BAE Systems and Accenture pull out of UK's ID card project

Two firms shortlisted for the Home Office's £5.4bn ID card project have dropped out of the bidding to run the National Identity Scheme.

Two firms shortlisted for the Home Office's £5.4bn ID card project have dropped out of the bidding to run the National Identity Scheme (NIS) framework procurement programme.

Systems integration firms Accenture and BAE Systems pulled out, leaving Computer Sciences Corporation, EDS, Fujitsu, IBM, Steria, and Thales in the running for contracts under the framework programme. The first two parcels of work are expected to be the biometric database and application and enrolment operation.

BAE Systems said in a statement it had withdrawn because its bid would not contain every element necessary to deliver to the customer's requirement. "We continue to monitor the programme with interest."

An Accenture spokesman said the firm had decided not to bid for the framework business. "However, we remain committed to our work in UK government. We are working in six major government departments delivering a number of successful and key programmes," she said.

This includes the Department of Work & Pensions' CIS, a key building block for NIS, as well as NHS PACS and the e-Borders programme where Accenture is responsible for training end users of the system and helping to measure the overall business benefits of the e-Borders programme.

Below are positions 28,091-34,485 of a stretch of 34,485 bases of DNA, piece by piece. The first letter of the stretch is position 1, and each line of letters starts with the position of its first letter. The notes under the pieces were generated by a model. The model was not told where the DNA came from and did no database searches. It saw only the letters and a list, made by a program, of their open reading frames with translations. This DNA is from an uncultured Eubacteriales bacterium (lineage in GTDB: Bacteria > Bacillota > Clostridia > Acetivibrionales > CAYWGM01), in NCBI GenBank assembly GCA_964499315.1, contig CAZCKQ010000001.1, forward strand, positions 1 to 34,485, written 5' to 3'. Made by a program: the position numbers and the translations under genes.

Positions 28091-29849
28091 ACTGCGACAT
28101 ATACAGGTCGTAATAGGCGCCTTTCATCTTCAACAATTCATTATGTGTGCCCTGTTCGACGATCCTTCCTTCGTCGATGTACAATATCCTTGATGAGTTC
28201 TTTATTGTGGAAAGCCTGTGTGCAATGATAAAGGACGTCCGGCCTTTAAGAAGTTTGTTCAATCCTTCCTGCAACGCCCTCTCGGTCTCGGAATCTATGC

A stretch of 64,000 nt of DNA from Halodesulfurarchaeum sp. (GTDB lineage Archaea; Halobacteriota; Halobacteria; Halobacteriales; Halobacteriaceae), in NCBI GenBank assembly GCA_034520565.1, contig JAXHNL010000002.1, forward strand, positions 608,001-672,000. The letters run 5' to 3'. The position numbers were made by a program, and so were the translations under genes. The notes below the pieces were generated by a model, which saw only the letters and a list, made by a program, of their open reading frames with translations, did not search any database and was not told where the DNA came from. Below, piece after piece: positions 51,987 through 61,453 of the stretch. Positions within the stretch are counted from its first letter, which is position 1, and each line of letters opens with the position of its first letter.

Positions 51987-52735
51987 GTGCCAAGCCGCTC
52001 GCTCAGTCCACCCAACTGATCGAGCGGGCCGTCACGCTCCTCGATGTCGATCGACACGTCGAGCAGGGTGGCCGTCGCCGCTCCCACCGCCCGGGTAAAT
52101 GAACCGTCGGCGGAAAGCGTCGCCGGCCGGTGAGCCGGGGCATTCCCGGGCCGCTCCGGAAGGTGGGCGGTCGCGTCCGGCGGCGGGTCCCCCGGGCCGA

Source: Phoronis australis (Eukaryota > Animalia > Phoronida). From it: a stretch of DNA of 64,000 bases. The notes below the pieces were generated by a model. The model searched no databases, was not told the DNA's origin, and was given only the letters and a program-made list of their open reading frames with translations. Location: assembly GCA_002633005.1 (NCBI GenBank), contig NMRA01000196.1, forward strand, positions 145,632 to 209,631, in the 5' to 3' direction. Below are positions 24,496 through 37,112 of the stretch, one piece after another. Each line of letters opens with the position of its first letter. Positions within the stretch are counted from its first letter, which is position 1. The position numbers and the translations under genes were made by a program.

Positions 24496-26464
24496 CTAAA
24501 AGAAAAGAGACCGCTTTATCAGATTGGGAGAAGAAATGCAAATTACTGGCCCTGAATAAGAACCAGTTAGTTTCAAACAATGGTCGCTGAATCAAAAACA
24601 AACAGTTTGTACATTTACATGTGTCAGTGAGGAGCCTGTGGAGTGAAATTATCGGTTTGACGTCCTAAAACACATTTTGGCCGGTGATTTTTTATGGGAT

Some reports suggested that the two drop-outs might have been unhappy with the initial volumes planned for the roll-out as well as signs in leaked documents that the main roll-out would start in 2012, two years later than first indicated.

The government's initial plan to issue electronic ID cards to British subjects would have coincided with the April 2010 deadline set by the International Civil Aviation Organisation (ICAO) to issue only machine readable travel documents that contain digitised fingerprints and facial images.

If the UK ID card meets ICAO standards, the cardholder could use it as a travel document throughout Europe without needing a separate passport, the Home Office has confirmed.

The UK ID card would carry the same personal information on its face as the information on the personal details page of the present passport, such as name, date and place of birth, gender, and photograph of the holder. In future, both card and passport would also carry the same digitised facial image and fingerprints of the owner.

A spokesman said 80% of Britons have a passport, but relatively few travel outside Europe. The Home Office intends to offer the e-ID card when citizens apply for or renew their passports. The UK introduced passports that contain biometric details in 2006, and the Home Office issues six million a year.

The Home Office spokesman said the ID card will also have a "chip and PIN" application that could let the cardholder authenticate electronic transactions.




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